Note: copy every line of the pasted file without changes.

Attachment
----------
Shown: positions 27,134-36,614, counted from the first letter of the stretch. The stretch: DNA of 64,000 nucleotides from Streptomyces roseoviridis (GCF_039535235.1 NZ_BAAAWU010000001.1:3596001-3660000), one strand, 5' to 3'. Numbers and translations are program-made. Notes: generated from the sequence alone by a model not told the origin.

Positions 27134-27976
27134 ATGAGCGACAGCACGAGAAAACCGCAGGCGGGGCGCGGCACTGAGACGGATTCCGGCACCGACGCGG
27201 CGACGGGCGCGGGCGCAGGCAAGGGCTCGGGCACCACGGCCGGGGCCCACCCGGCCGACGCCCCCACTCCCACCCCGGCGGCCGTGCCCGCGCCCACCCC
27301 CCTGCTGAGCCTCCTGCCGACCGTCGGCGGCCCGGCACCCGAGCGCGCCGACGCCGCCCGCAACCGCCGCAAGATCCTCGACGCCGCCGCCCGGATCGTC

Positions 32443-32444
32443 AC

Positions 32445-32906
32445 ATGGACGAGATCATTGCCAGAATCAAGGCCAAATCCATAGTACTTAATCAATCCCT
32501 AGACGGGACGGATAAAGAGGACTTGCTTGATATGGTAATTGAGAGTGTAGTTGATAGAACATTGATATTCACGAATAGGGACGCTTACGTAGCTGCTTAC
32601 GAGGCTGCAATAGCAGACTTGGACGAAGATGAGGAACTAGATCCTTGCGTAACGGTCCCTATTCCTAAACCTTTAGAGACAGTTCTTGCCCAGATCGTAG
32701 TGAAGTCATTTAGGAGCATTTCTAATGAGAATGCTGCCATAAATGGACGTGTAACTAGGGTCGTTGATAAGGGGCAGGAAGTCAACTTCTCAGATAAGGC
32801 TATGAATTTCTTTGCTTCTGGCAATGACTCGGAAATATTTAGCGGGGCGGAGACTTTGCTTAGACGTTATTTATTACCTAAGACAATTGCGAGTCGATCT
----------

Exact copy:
Shown: positions 27,134-36,614, counted from the first letter of the stretch. The stretch: DNA of 64,000 nucleotides from Streptomyces roseoviridis (GCF_039535235.1 NZ_BAAAWU010000001.1:3596001-3660000), one strand, 5' to 3'. Numbers and translations are program-made. Notes: generated from the sequence alone by a model not told the origin.

Positions 27134-27976
27134 ATGAGCGACAGCACGAGAAAACCGCAGGCGGGGCGCGGCACTGAGACGGATTCCGGCACCGACGCGG
27201 CGACGGGCGCGGGCGCAGGCAAGGGCTCGGGCACCACGGCCGGGGCCCACCCGGCCGACGCCCCCACTCCCACCCCGGCGGCCGTGCCCGCGCCCACCCC
27301 CCTGCTGAGCCTCCTGCCGACCGTCGGCGGCCCGGCACCCGAGCGCGCCGACGCCGCCCGCAACCGCCGCAAGATCCTCGACGCCGCCGCCCGGATCGTC

Positions 32443-32444
32443 AC

Positions 32445-32906
32445 ATGGACGAGATCATTGCCAGAATCAAGGCCAAATCCATAGTACTTAATCAATCCCT
32501 AGACGGGACGGATAAAGAGGACTTGCTTGATATGGTAATTGAGAGTGTAGTTGATAGAACATTGATATTCACGAATAGGGACGCTTACGTAGCTGCTTAC
32601 GAGGCTGCAATAGCAGACTTGGACGAAGATGAGGAACTAGATCCTTGCGTAACGGTCCCTATTCCTAAACCTTTAGAGACAGTTCTTGCCCAGATCGTAG
32701 TGAAGTCATTTAGGAGCATTTCTAATGAGAATGCTGCCATAAATGGACGTGTAACTAGGGTCGTTGATAAGGGGCAGGAAGTCAACTTCTCAGATAAGGC
32801 TATGAATTTCTTTGCTTCTGGCAATGACTCGGAAATATTTAGCGGGGCGGAGACTTTGCTTAGACGTTATTTATTACCTAAGACAATTGCGAGTCGATCT